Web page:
I prepared myself for child birth the second time around.
I prepared myself for no sleep, for emotions running higher than usual, for the pain, for the tears, for the love. But nothing could have prepared me for the guilt I have felt for my daughter, Mila.
Guilt because all of a sudden there is a new kid in town. Guilt because her whole life has been turned upside down. Guilt because she was told throughout my pregnancy, “you’re going to have a little brother to play with soon”, and since he’s been born, the only thing that has changed is she needs to play quieter while Layke is asleep. Guilt because there isn’t two of me. Guilt because sometimes I look at her and it seems like she’s grown a full inch.
So much guilt because she sleeps alone in her room and Layke gets prime position in between his parents.
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And that brings me to the thing I feel most guilty about – Layke has both his parents with him everyday. Mila is my daughter from a previous relationship. I know that it’s common for kids to grow up with a parent and a step-parent, or even with a single parent.
Then there are children that grow up with a guardian who have lost both parents. I know that there are worse situations, there always is. But I’m not talking about that. What I’m talking about is the feeling that almost resembles pain that shoots across my heart when she brings up that Joel is not her daddy, only Layke’s daddy.
This isn’t because she doesn’t love or see her daddy. She does and she absolutely adores him, he is a fantastic father. It’s because after she tells me that Joel is only Layke’s daddy, I completely imagine her little face changing and I wonder, “What are you thinking baby girl? Do you think we love you any less? Do you think Layke is Joel’s favourite? Are you feeling replaced?”
Of course all the answers to these questions are “no”. They are “no” because Joel loves her as if she were his own, they are no because we now do more to involve Mila, they are no because Joel and I are so conscious about how family and friends treat her and what they say around her. The answers are no because Mila has so much love from us and our extended families, from her father and his extended family. If anything, she has a bigger family and more love than she would have ever had if her father and I were still together.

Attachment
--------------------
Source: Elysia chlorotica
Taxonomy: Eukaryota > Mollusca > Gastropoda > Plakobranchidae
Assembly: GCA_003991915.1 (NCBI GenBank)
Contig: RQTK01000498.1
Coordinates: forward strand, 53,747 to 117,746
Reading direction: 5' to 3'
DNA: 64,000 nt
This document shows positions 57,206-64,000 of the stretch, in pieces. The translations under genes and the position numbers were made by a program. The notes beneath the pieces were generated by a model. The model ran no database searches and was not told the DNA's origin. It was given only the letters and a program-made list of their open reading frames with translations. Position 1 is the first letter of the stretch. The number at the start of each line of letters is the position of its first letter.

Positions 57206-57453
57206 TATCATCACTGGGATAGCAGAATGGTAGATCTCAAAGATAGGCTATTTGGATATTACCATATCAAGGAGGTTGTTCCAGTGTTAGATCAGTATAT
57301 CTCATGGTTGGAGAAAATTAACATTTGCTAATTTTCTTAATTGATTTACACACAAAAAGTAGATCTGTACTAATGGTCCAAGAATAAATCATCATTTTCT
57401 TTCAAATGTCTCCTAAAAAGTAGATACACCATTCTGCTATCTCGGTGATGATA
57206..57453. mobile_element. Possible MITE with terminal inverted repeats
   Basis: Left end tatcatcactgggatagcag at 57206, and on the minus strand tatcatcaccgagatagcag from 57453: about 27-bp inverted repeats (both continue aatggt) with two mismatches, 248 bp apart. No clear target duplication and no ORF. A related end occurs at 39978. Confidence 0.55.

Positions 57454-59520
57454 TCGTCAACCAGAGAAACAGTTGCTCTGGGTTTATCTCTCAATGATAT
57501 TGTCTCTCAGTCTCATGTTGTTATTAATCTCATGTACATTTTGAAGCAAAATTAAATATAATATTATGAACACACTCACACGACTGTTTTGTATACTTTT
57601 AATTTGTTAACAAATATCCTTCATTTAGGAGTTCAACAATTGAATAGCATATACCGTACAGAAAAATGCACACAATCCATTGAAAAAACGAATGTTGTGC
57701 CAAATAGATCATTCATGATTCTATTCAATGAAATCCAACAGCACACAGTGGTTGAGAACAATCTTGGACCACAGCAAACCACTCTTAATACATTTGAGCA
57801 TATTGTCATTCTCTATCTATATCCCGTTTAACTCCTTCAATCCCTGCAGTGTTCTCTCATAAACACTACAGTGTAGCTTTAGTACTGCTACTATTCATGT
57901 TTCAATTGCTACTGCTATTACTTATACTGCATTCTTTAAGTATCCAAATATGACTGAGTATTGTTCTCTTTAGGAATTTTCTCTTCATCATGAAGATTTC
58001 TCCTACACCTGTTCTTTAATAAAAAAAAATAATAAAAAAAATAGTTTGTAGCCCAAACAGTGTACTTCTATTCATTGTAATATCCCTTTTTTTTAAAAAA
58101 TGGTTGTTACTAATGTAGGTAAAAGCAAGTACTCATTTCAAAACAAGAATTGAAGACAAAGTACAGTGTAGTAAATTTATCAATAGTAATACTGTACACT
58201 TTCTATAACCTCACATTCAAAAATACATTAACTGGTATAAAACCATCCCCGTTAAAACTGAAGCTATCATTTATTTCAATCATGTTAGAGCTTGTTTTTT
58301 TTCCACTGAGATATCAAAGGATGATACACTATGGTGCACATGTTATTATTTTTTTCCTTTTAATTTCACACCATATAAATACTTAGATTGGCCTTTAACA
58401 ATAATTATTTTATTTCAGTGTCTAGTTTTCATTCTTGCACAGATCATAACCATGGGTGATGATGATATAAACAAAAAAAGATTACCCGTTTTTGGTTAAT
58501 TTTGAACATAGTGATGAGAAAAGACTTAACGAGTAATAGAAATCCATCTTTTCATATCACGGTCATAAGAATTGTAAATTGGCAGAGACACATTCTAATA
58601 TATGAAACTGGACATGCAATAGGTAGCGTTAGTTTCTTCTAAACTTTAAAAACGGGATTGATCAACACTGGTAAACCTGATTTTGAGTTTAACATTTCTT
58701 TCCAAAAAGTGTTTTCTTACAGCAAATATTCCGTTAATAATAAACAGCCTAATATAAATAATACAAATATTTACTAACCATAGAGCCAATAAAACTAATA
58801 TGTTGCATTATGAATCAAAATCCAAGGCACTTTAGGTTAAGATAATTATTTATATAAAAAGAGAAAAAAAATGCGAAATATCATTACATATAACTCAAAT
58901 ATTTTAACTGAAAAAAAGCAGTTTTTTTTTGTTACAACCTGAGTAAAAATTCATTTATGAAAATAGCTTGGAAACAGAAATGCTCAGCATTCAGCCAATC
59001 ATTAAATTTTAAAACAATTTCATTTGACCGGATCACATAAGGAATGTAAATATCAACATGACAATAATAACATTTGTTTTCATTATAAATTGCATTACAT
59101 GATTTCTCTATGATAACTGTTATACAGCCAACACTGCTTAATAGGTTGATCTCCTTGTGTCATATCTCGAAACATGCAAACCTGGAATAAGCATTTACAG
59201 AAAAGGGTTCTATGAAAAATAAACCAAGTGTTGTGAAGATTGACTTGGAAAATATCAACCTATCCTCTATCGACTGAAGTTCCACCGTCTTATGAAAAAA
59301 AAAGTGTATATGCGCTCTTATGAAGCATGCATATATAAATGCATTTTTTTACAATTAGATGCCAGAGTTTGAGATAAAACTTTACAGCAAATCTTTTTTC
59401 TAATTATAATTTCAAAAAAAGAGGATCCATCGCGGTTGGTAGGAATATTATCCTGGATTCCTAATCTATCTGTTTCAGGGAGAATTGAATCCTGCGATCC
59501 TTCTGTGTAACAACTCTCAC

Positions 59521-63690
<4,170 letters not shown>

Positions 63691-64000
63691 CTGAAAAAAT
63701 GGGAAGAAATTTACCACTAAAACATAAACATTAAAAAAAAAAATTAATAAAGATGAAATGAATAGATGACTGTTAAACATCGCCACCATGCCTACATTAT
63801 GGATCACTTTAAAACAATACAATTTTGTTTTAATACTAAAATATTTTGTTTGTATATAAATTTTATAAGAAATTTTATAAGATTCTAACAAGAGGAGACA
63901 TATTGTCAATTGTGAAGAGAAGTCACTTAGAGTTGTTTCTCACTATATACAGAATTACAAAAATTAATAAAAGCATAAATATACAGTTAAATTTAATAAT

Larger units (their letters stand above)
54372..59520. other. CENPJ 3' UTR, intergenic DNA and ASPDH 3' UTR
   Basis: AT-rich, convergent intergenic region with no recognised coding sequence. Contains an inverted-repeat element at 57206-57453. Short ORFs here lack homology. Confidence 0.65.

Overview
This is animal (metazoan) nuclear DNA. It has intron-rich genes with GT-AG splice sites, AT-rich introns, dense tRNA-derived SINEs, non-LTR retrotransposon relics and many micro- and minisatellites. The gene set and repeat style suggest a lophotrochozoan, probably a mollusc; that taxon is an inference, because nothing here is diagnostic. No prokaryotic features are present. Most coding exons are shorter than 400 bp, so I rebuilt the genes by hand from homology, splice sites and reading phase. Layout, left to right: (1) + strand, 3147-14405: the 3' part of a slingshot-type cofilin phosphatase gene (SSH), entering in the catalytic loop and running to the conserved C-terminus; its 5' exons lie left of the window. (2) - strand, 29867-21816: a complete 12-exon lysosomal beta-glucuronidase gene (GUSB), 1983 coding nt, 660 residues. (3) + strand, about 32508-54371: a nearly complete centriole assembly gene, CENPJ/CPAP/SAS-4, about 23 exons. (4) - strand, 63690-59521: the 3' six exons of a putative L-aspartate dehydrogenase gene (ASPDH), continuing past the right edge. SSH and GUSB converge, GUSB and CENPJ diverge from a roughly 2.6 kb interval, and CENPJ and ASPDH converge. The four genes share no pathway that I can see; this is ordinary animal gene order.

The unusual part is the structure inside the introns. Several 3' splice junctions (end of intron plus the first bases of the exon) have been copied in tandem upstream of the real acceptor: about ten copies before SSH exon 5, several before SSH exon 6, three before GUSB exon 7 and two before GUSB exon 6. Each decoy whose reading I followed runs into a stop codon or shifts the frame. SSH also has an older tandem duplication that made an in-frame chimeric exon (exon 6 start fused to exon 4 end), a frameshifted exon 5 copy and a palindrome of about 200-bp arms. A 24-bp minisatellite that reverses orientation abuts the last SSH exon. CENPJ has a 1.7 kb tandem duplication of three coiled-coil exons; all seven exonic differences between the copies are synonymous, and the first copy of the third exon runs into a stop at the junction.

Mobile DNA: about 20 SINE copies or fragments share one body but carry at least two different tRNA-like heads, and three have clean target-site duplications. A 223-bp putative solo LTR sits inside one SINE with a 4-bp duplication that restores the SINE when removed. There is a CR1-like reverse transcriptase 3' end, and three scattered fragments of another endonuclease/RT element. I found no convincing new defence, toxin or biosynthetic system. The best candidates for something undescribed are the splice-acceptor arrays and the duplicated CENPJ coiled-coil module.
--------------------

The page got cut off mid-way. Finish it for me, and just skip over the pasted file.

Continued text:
But as a parent, and I imagine more so as a mother, there is a guilty monster that lurks in the shadows of our mind just waiting for an opportunity to pop up and make us feel like crap.
Nothing is ever good enough when you’re a parent because nothing will ever be good enough for your babies. We are trying to raise healthy, safe and happy children at a time where the world knows so many horrible things. I can’t even explain the terror I feel when I watch the news and see innocent people dying. Children losing their parents and parents seeing their children die before them. There is so much heartache in the world – there always has been, but you don’t notice it as much until you have something, someone that depends on you for life. You as a parent are their whole world. When you’re happy, your babies are happy. When you’re anxious, they start to stress. You are their protector, their lifeline, their heartbeat.
There isn’t a more selfless job in the world than being a parent; the things that used to matter to you become comical. It’s not until you have sacrificed every inch of yourself to your core, to the point that you feel there is nothing left, just an empty shell of your former self.
With absolute certainty I will continue to beat myself up for Mila having to share her mummy now after nearly four years of having me all to herself. No doubt when Layke gets older, the guilt will start that I overcompensated so much for Mila that I didn’t enjoy him as much as I should have. But I did. And I do.
And it’s worth it a million times over. Everything. The guilt, the fear, the sleepless nights, the staying in, the tears, the tantrums.
I wouldn’t change anything.